Moreover, to meet their burden for summary judgment, defendants are not required to identify the relevance of the documents released, state that all relevant documents have been provided or explain to plaintiff which response corresponds to which request. See, e.g., NLRB v. Sears, Roebuck & Co., 421 U.S. 132, 162, 44 L. Ed. 2d 29, 95 S. Ct. 1504 (1975); Gabel v. Commissioner, 879 F. Supp. 1037, 1039 (N.D. Cal. 1994). Rather, under the FOIA, the government agency need only describe with reasonable specificity the information withheld. PHE, 983 F.2d at 250; National Treasury Employees Union, 602 F. Supp. at 472; King, 830 F.2d at 217.
It is also significant to note that a Vaughn index is not required in the instant case. Vaughn v. Rosen, 157 U.S. App. D.C. 340, 484 F.2d 820 (D.C. Cir. 1973). Such an index is required only where more than one FOIA exemption is being claimed.
National Treasury Employees Union, 602 F. Supp. at 473 (D.C. Cir. 1984).
In this case, defendants claim that the withheld information is exempted under only one FOIA exemption, namely Exemption 2; consequently, a Vaughn index is not required.
In view of the specificity of the Fenton Declaration and the limited amount of information withheld by the Department, the Court concludes that defendants have established the validity of their Exemption 2 claim. The substance of the withheld information is clear from the descriptions of the Declaration. Moreover, the Fenton Declaration logically demonstrates how the information withheld is predominantly internal and how its release would significantly risk circumvention of Department regulations.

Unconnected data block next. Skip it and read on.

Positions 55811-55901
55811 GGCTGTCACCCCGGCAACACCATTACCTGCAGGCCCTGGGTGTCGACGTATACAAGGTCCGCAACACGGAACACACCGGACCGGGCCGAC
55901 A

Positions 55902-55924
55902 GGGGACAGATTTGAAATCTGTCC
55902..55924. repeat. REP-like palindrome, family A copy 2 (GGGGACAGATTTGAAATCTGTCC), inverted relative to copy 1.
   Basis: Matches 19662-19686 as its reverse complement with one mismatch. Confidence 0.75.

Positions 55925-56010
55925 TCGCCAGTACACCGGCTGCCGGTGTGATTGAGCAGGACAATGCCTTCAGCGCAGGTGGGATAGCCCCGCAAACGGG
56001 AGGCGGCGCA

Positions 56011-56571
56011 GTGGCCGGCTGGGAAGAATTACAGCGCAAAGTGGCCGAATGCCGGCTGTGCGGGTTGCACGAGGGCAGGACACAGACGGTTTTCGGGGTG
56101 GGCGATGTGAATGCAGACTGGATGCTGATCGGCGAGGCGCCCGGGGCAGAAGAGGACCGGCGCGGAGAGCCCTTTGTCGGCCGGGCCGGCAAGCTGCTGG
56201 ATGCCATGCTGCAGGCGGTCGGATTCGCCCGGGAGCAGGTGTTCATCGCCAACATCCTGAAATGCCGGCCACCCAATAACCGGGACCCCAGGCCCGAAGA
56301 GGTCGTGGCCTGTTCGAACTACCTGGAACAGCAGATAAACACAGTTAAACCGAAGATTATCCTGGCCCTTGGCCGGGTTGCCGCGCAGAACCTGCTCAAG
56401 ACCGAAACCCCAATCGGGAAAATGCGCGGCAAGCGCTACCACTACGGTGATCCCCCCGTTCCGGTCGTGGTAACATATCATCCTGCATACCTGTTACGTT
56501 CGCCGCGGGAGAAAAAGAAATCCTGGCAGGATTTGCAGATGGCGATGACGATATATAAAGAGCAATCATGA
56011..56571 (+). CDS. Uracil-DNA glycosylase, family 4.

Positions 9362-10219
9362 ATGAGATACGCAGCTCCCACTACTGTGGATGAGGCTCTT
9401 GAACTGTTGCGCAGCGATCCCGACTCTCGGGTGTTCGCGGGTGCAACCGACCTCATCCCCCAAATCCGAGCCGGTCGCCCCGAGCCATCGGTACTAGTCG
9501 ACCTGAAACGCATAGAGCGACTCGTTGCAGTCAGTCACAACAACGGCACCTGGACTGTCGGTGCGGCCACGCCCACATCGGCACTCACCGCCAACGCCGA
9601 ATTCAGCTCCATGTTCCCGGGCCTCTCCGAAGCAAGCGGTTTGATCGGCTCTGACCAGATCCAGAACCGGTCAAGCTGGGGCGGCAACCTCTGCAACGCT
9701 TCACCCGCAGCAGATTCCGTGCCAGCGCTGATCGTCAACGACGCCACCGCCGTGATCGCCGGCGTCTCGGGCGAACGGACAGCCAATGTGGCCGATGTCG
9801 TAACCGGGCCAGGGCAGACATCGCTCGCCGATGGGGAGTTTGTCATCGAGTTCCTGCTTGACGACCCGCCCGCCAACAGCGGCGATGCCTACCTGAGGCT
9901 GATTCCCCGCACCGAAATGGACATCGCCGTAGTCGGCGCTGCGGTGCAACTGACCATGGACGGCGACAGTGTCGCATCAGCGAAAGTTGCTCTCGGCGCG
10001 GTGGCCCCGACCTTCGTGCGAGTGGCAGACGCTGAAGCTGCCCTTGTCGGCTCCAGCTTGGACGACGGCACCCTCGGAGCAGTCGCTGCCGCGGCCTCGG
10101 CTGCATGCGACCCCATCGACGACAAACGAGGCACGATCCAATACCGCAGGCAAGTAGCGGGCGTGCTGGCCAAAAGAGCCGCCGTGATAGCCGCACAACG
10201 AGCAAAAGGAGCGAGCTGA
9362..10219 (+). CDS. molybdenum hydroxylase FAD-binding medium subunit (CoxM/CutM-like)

For the reasons stated above, the Court finds that there is no genuine issue of material fact in dispute and that defendants are entitled to judgment as a matter of law. Accordingly, the Court grants defendants' motion for summary judgment and denies plaintiff's motion for summary judgment. An appropriate Judgment accompanies this Opinion.
Stanley S. Harris
United States District Judge
Date: FEB 13 1997
For the reasons stated in the accompanying Opinion, it hereby is
ORDERED, that defendants' motion for summary judgment is granted. It hereby further is
ORDERED, that plaintiff's motion for summary judgment is denied. It hereby further is
ORDERED, that judgment be entered in favor of defendants.
Stanley S. Harris
United States District Judge
Date: FEB 13 1997